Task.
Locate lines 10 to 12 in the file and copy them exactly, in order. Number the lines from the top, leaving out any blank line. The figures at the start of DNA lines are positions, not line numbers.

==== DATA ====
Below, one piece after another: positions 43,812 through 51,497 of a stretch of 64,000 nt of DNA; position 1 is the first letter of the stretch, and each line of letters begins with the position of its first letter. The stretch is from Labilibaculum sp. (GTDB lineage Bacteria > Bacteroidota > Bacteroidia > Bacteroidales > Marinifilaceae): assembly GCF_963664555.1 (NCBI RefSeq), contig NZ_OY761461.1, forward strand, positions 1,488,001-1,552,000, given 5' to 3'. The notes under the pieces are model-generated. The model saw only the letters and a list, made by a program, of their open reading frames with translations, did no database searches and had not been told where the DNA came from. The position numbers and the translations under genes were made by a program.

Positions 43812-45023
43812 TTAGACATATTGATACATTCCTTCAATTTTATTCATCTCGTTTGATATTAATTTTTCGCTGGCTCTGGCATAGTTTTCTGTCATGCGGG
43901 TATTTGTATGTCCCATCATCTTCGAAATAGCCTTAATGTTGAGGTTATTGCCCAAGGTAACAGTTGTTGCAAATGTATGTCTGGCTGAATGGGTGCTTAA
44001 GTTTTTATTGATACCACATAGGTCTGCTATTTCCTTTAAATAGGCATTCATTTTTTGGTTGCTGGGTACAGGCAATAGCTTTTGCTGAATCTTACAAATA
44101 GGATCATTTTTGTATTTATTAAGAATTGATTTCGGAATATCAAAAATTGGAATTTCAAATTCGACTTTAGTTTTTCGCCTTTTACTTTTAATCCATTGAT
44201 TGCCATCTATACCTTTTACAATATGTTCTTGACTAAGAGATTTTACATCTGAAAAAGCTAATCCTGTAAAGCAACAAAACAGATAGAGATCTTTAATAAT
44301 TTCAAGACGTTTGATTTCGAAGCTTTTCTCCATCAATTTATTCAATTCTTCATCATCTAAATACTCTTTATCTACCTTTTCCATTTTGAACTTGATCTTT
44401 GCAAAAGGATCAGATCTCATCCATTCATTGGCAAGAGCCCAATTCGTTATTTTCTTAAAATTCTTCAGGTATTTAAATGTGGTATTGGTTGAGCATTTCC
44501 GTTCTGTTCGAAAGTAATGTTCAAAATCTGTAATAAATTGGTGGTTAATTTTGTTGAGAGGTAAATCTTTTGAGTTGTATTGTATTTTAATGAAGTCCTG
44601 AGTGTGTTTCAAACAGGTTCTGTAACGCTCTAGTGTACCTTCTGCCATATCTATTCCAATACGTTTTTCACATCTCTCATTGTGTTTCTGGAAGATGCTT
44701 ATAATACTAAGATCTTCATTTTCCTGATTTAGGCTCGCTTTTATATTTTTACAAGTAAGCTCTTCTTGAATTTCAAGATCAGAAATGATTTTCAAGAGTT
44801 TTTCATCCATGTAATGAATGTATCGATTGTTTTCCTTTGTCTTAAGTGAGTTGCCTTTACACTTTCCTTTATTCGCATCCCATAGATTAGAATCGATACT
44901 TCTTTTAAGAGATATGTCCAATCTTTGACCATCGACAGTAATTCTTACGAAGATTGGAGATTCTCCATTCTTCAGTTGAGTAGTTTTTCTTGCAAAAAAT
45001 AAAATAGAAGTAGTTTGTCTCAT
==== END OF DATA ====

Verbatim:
44501 GTTCTGTTCGAAAGTAATGTTCAAAATCTGTAATAAATTGGTGGTTAATTTTGTTGAGAGGTAAATCTTTTGAGTTGTATTGTATTTTAATGAAGTCCTG
44601 AGTGTGTTTCAAACAGGTTCTGTAACGCTCTAGTGTACCTTCTGCCATATCTATTCCAATACGTTTTTCACATCTCTCATTGTGTTTCTGGAAGATGCTT
44701 ATAATACTAAGATCTTCATTTTCCTGATTTAGGCTCGCTTTTATATTTTTACAAGTAAGCTCTTCTTGAATTTCAAGATCAGAAATGATTTTCAAGAGTT